Super PAC donations draw criticism
Kauai Mayor Bernard Carvalho raised concerns about the influx of super PAC money in the race to be Hawaii’s next lieutenant governor during remarks in the rotunda of the state Capitol on Tuesday.
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Kauai Mayor Bernard Carvalho raised concerns about the influx of super PAC money in the race to be Hawaii’s next lieutenant governor during remarks in the rotunda of the state Capitol on Tuesday. Carvalho is one of five candidates in the Democratic primary for the lieutenant governor’s seat.
The remarks were a thinly veiled attack on the $1 million that union-backed super PAC Be Change Now has spent on behalf of state Sen. Josh Green, the leading contender in the race. The political action committee is financed by the influential Hawaii Regional Council of Carpenters.
“Over the last weeks there’s been a large number of people statewide who have pulled me aside, called me, reached out to people in our campaign in reaction to all the recent news regarding super PACs. It’s been very distracting,” Carvalho told reporters, citing news headlines. “The common question to me, to us — because of all this news: Does our vote count?
“First of all, I want Hawaii to know that, yes, your vote does count. Very much so,” Carvalho continued, as he urged people to vote.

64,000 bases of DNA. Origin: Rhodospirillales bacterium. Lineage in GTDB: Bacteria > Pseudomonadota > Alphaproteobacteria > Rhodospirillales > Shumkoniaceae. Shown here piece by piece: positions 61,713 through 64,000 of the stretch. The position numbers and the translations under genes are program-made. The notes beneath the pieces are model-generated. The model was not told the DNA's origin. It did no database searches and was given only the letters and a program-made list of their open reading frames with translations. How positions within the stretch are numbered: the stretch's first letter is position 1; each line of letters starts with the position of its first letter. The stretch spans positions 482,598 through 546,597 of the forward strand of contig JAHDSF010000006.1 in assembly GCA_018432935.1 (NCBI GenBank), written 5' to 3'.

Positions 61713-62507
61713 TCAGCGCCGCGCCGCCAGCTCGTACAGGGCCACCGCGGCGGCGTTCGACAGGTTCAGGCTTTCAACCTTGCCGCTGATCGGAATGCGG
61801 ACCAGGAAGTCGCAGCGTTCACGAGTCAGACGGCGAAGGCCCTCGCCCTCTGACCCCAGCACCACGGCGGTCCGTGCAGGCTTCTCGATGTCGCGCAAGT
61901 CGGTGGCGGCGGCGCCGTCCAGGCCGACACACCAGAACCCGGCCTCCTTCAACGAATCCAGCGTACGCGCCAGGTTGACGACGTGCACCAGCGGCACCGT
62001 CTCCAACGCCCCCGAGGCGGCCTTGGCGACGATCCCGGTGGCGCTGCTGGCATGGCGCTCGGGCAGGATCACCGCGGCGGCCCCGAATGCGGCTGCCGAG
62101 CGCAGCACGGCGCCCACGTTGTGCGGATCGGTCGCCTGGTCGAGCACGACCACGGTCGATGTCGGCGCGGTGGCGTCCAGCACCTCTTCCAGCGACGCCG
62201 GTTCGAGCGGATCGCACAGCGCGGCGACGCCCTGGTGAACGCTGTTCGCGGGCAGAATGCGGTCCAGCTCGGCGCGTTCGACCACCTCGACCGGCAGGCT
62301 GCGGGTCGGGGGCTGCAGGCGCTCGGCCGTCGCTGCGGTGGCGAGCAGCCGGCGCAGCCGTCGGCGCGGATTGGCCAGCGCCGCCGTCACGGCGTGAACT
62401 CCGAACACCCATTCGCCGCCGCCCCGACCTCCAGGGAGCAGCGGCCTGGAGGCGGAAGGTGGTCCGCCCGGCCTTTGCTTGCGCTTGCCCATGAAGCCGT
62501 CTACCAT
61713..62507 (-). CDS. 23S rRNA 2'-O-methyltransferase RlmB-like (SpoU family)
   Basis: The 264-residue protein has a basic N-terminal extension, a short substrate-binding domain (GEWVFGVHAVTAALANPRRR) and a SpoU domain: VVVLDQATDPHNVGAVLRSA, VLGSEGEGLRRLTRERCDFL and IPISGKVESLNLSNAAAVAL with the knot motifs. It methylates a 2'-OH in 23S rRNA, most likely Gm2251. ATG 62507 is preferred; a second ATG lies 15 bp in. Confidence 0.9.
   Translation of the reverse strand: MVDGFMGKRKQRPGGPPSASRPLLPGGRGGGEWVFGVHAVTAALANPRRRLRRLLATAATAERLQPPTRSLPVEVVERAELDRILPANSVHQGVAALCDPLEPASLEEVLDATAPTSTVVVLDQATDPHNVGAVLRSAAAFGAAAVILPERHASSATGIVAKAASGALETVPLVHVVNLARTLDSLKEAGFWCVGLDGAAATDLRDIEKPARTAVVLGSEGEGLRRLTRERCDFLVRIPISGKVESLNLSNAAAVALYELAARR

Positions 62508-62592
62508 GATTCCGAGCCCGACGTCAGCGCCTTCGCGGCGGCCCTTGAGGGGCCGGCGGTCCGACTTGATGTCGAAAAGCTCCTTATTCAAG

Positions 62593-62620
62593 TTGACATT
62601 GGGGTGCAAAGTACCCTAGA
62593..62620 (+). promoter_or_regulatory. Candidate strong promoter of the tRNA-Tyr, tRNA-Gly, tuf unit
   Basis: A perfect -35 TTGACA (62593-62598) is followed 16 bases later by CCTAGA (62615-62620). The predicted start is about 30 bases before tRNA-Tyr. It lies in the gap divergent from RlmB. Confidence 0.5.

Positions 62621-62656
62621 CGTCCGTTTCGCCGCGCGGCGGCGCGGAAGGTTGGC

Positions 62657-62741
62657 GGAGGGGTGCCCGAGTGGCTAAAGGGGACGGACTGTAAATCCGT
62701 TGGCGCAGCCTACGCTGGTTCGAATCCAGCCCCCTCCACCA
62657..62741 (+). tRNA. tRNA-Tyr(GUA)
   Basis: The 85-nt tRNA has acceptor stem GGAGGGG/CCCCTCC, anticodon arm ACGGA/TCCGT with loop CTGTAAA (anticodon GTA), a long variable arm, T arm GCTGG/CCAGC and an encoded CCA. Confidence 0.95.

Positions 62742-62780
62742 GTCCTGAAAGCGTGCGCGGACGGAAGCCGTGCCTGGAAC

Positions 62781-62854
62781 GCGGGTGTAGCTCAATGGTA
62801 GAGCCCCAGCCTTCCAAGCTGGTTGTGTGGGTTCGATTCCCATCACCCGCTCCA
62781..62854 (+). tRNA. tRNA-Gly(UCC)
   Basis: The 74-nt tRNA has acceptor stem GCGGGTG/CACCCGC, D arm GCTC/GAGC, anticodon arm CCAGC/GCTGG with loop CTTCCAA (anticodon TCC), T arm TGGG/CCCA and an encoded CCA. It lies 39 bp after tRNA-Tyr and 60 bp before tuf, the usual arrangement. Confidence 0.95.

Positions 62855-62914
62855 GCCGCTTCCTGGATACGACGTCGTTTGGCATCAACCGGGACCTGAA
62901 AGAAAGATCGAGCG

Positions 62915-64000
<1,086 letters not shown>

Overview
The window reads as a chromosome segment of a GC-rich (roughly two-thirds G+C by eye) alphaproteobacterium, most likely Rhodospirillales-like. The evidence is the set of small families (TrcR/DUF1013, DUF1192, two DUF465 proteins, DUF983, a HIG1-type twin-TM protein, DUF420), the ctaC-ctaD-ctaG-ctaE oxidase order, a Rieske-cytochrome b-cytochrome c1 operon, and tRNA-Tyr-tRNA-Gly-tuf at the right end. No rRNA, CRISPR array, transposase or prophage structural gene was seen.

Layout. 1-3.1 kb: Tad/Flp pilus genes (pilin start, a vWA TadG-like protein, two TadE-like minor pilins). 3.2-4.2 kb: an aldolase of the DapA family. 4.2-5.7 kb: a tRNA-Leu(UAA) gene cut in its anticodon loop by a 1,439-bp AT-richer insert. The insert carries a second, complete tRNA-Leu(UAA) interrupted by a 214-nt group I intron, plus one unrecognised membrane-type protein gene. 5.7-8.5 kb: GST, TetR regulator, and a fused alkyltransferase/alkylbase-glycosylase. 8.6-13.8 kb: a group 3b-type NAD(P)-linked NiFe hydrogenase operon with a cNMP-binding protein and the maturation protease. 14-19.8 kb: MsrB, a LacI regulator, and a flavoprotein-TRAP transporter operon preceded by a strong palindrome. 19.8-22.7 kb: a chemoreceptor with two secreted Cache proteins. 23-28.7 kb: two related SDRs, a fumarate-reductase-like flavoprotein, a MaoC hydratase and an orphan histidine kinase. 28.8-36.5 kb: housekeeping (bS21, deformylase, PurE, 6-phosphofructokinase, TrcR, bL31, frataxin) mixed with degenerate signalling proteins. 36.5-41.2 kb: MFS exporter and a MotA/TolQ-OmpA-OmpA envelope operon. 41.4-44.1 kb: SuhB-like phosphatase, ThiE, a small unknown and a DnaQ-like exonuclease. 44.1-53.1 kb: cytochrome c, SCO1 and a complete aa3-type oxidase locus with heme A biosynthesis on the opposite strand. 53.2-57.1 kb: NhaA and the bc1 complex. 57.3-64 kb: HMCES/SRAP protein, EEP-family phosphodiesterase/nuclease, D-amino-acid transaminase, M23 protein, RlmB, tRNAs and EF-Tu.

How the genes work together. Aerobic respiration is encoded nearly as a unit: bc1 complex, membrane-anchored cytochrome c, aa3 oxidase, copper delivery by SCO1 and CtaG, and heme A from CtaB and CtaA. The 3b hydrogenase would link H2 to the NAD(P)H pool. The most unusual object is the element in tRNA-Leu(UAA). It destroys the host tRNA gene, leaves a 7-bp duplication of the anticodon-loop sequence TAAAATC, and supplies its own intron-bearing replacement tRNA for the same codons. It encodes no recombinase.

Carvalho said he didn’t know why Be Change Now had poured so much money into Green’s campaign.
The flood of support, perhaps the most that has ever been spent in a Hawaii lieutenant governor’s race, has perplexed political observers. Some lawmakers have speculated that it is really political retribution against state Sen. Jill Tokuda, another candidate, who clashed with the pro-rail union over a rail bailout package in the Legislature last year. Other political observers say it could be a way of establishing influence over Green early, as the lieutenant governor’s office can be a springboard to the governor’s office.
As a super PAC, Be Change Now can raise unlimited funds but can’t coordinate with any campaign. Officers of the super PAC said in a Honolulu Star-Advertiser editorial Tuesday that they support “candidates who share our local values and will fight for what all residents want: good-paying jobs, homes they can afford, a quality education for their children, access to healthcare, and having the safeguards in place to protect our precious and fragile environment.”
Other candidates in the race also have raised concerns about the super PAC money. Kim Coco Iwamoto issued a statement last week saying these “corporations expect a payout in return for their investment,” and urged voters to “show them your vote is not for sale.”